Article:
What are the stages of Alzheimer’s?

On Behalf of | Aug 26, 2019 | Uncategorized |

Alzheimer’s is a devastating disease that changes someone you love into a person who is unrecognizable.  This disease can come on suddenly and progress differently in each person. One day, your loved one may seem perfectly fine, and the next day, the disease is taking over. Despite the fact that the pace of the disease may differ in each patient, they will all go through the same stages. As you work to help and care for your loved one in Wisconsin, it is important to understand how this disease progresses through the stages so you can be ready for what comes next as far as care needs.

The Alzheimer’s Association explains the first stages of Alzheimer’s may often be misunderstood as other health conditions. Your loved one will probably be able to function as normal with little to no issues. He or she may start finding things more challenging and tasks he or she has done forever suddenly become confusing. They may also seem more forgetful or seem like they cannot seem to find the right words.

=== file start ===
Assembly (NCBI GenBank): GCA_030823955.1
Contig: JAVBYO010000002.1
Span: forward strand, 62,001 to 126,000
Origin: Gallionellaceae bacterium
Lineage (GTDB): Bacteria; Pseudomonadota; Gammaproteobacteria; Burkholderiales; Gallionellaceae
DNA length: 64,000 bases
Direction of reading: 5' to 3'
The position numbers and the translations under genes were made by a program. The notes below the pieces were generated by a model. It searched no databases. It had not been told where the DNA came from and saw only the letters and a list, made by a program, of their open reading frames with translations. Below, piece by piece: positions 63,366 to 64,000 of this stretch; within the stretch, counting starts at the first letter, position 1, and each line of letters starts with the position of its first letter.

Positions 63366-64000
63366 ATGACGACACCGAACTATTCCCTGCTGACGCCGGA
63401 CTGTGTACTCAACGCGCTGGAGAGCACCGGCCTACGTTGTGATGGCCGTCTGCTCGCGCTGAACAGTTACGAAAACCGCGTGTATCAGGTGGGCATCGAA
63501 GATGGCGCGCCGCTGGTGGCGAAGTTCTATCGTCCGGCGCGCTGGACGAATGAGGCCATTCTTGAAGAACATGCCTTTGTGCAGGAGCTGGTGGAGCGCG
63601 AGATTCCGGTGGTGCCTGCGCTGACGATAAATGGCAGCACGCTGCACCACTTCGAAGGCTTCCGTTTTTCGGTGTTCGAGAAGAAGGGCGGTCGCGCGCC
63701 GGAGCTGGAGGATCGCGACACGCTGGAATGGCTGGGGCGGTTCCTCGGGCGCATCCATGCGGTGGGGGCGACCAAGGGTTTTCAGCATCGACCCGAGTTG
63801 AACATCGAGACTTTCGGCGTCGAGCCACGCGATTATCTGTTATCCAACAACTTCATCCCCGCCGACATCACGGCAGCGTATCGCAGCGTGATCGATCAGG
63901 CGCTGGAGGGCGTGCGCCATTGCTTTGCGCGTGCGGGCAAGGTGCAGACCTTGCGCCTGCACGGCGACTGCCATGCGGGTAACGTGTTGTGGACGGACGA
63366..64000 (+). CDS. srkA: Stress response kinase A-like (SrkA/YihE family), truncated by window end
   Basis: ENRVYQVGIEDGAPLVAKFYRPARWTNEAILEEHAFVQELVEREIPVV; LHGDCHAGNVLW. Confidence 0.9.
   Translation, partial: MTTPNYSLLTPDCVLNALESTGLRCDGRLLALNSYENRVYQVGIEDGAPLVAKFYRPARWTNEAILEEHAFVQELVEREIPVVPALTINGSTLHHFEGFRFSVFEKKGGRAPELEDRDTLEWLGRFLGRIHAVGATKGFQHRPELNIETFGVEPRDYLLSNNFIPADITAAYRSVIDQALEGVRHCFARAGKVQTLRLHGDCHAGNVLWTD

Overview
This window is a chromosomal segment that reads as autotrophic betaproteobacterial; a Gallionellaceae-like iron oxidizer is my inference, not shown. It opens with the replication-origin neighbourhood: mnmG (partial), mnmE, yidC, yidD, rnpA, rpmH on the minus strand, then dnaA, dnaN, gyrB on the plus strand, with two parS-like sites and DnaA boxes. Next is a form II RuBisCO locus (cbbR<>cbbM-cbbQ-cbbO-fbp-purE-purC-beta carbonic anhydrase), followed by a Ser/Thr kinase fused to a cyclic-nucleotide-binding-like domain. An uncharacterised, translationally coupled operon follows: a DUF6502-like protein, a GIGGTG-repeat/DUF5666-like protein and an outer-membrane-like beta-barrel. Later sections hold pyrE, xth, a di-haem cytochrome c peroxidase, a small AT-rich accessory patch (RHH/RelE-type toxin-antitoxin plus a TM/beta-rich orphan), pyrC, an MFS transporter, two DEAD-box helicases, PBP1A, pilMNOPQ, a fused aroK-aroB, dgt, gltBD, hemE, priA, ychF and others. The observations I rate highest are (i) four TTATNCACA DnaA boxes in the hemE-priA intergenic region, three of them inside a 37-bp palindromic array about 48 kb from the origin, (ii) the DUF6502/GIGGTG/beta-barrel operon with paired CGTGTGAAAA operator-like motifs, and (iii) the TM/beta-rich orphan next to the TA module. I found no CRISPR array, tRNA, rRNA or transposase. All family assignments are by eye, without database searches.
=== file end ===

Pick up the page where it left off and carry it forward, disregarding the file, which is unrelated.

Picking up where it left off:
As the disease progresses to the next stage, you will notice it more and it will have a bigger impact on your loved one. At the moderate stage, your loved one may have trouble with daily tasks and his or her memory may be fading about past events and details. The person, at this point, may start getting angry or upset about forgetting things. They may start having physical effects, such as loss of bladder control or sleep issues. You may also notice the person zoning out and seeming to be unaware of his or her surroundings. Safety becomes a concern at point, and the person needs constant care.

The late stage of Alzheimer’s disease is when the person really declines. He or she may have trouble communicating at all. Memory is significantly impacted and cognitive skills are also deteriorating. At this point, due to the mental strain of the disease, the person will not be able to safely live alone or care for him or herself. Physically, you may also see a decline.

This information is for education and is not legal advice.